Grant Shirk
Head of Product Marketing, Cisco Meraki at Cisco | Formerly Tellme Networks, Microsoft, Box, Vera, Scout RFP, and Sisu Data, to name a few.

This is going to sound like a product management (not marketing) answer, but if things are truly moving that quickly -- new competitors, new use cases, new feature requirements -- the best way to stay on top of competitors is listen to your customers first.

Many times, companies are too focused on what the competition is doing and forget what's most important: solving your customers' problems as effectively as possible. We had this problem at Box early on. On the surface, the market we were in had a very low barrier to entry. It seemed like we uncovered a new "free storage" service every week. At one point I had a list of 400+ of these would-be competitors.

That's an impossible list, so we simplified the problem. We trained everyone in the field on our core strengths and gave them a framework to identify how best to help customers based on that. Competition became a secondary consideration, and we really only focused on the top 5-6 threats in the market. 

If you know what you're great at, and what situations you tend to win most frequently, focus your attention there. It's also a lot more fun to drive marketing around your strengths than others' perceived weaknesses.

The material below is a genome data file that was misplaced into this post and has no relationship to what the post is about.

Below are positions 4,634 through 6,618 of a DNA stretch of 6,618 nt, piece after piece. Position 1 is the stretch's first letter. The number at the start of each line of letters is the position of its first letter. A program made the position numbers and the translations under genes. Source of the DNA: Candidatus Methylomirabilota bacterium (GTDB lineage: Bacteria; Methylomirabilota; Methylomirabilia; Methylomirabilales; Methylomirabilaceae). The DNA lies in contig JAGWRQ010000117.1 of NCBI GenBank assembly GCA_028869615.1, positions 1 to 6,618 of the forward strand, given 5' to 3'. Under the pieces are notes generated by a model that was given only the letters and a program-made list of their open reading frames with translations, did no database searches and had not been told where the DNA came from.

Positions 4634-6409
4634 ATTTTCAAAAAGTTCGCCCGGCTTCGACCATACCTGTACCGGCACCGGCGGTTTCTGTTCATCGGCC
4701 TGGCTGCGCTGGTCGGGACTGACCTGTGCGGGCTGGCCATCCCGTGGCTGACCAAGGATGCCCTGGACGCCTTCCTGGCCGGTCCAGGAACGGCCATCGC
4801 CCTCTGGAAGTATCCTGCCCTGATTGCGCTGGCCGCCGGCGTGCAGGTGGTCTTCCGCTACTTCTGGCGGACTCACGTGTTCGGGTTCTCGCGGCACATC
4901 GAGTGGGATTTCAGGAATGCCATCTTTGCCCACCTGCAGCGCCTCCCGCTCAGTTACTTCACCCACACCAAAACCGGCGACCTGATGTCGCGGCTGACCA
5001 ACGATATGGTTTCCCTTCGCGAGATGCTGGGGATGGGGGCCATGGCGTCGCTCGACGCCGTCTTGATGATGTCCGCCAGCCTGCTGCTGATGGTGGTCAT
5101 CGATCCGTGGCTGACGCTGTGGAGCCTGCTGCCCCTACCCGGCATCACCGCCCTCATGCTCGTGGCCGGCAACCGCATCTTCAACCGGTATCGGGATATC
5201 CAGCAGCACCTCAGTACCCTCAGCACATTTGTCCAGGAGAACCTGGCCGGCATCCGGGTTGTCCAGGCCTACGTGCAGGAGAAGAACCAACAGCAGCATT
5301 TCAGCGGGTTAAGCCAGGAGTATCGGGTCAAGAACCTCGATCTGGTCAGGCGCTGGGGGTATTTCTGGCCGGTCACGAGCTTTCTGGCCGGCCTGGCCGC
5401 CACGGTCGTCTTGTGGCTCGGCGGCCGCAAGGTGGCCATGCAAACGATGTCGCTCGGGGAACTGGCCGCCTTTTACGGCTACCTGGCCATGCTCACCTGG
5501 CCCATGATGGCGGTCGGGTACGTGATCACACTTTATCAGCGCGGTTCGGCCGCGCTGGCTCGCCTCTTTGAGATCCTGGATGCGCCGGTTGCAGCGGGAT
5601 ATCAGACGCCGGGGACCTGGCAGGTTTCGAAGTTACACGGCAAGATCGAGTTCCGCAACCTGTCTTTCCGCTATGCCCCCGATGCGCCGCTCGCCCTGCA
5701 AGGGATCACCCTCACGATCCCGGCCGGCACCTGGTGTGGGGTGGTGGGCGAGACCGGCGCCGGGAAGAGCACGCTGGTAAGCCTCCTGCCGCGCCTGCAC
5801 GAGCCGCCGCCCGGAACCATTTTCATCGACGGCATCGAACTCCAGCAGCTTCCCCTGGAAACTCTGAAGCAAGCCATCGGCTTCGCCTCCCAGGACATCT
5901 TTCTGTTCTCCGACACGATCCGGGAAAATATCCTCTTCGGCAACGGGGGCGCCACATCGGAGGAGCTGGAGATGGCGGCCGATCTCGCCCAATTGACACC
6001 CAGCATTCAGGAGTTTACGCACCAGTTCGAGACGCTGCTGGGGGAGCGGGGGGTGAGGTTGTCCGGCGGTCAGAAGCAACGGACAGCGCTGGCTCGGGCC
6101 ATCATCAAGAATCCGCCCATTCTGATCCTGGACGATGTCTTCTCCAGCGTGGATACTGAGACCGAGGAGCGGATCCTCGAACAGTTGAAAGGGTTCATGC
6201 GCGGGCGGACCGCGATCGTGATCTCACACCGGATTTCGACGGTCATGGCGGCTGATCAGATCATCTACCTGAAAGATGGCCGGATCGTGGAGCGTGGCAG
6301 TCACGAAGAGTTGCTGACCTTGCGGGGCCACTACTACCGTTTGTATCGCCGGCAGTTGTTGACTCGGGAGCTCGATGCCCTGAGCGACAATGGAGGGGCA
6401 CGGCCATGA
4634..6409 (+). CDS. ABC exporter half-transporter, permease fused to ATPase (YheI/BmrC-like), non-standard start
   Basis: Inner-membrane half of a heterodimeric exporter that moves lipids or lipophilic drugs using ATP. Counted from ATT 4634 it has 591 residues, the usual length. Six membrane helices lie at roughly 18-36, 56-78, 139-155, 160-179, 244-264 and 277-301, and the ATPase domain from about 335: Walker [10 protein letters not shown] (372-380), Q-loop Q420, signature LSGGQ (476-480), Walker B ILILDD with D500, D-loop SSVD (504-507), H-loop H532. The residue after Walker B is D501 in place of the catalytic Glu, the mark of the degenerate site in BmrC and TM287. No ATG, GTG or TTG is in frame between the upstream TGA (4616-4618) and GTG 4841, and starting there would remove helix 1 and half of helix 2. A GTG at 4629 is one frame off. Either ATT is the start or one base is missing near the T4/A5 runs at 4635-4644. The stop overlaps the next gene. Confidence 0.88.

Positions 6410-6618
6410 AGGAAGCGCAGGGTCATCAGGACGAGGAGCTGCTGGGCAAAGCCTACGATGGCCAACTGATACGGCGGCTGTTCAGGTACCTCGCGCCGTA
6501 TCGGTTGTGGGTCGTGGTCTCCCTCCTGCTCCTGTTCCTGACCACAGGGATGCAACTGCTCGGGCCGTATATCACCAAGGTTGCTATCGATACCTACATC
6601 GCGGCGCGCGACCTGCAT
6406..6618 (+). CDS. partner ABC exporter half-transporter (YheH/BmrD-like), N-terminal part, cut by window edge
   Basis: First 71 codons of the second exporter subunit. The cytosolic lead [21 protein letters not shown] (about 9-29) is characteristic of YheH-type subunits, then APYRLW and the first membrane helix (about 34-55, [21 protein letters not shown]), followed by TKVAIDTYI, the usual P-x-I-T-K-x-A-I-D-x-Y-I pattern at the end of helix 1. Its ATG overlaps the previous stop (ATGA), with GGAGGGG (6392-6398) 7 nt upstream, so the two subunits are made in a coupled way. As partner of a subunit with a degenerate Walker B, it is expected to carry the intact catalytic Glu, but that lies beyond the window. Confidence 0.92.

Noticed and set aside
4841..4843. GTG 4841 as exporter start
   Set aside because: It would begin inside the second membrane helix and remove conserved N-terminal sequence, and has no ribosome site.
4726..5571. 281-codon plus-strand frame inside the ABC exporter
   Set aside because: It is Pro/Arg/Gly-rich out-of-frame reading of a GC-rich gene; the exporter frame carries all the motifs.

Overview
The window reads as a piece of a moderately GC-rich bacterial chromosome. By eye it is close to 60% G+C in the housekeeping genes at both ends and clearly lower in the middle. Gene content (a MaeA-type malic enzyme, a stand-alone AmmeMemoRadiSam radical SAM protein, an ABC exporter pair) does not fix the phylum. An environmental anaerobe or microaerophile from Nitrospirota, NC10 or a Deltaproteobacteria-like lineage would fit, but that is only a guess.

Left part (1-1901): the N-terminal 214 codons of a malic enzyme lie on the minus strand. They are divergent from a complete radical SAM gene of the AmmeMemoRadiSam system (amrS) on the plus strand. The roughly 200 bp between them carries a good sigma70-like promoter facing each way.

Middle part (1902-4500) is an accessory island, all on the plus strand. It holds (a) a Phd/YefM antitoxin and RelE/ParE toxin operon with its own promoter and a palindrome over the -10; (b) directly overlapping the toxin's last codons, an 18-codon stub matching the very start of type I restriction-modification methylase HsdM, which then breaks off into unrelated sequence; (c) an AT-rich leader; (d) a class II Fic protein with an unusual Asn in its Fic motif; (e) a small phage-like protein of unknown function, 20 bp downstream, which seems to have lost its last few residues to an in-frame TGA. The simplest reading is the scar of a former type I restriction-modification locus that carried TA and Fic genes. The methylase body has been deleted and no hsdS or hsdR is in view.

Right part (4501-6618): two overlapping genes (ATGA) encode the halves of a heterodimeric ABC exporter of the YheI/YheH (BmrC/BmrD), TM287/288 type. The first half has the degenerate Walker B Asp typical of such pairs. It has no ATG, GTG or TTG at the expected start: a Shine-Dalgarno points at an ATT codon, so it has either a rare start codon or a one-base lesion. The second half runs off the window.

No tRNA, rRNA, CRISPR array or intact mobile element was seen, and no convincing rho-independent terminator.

Steve Feyer
Product Marketing Director at
In B2B: Make sure your sales team is activated to share information with you. Much important competitive information will not be public, and your sales reps are in the best position to hear about and gather new data. Just keep in mind that you don't need to react the same way they do to new infor...more
Ambika Aggarwal
Director of Product Marketing at Culture Amp
There's no silver bullet here because this really does involve setting aside time, especially when CI is not the only part of your job. You can set aside 1-2 hours once a week to do deep dives into your competitors website, PR/news, social media, etc.  There are a few automated ways to do this l...more
Joe Abbott
Head of Product Marketing at Ramp
I'll start by saying - having a solid competitive positioning framework with a few buckets for your entire universe of competitors helps immensely. I think this is the only way to build a competitive function from scratch with a lean team. e.g. Competitor X, Y, and Z fit into Category A and can g...more
Ellie Mirman
Chief Marketing Officer at
1. Automate as much of the research / data collection as possible. (I'm biased, but I think Crayon does the best job of capturing competitive moves across millions of sources.) Honestly, this should be "outsourced" to technology because it can do a better job at a fraction of the cost (think of y...more
Daniel Palay
Head Of Product Marketing at 3Gtms
@Ellie Mirman has the right idea, in terms of broad, general principles to apply. My personal bias is against following every release and customer move because it sets one up to play a capability-level, reactive game. Personally, I think it's more important to observe commonalities among competit...more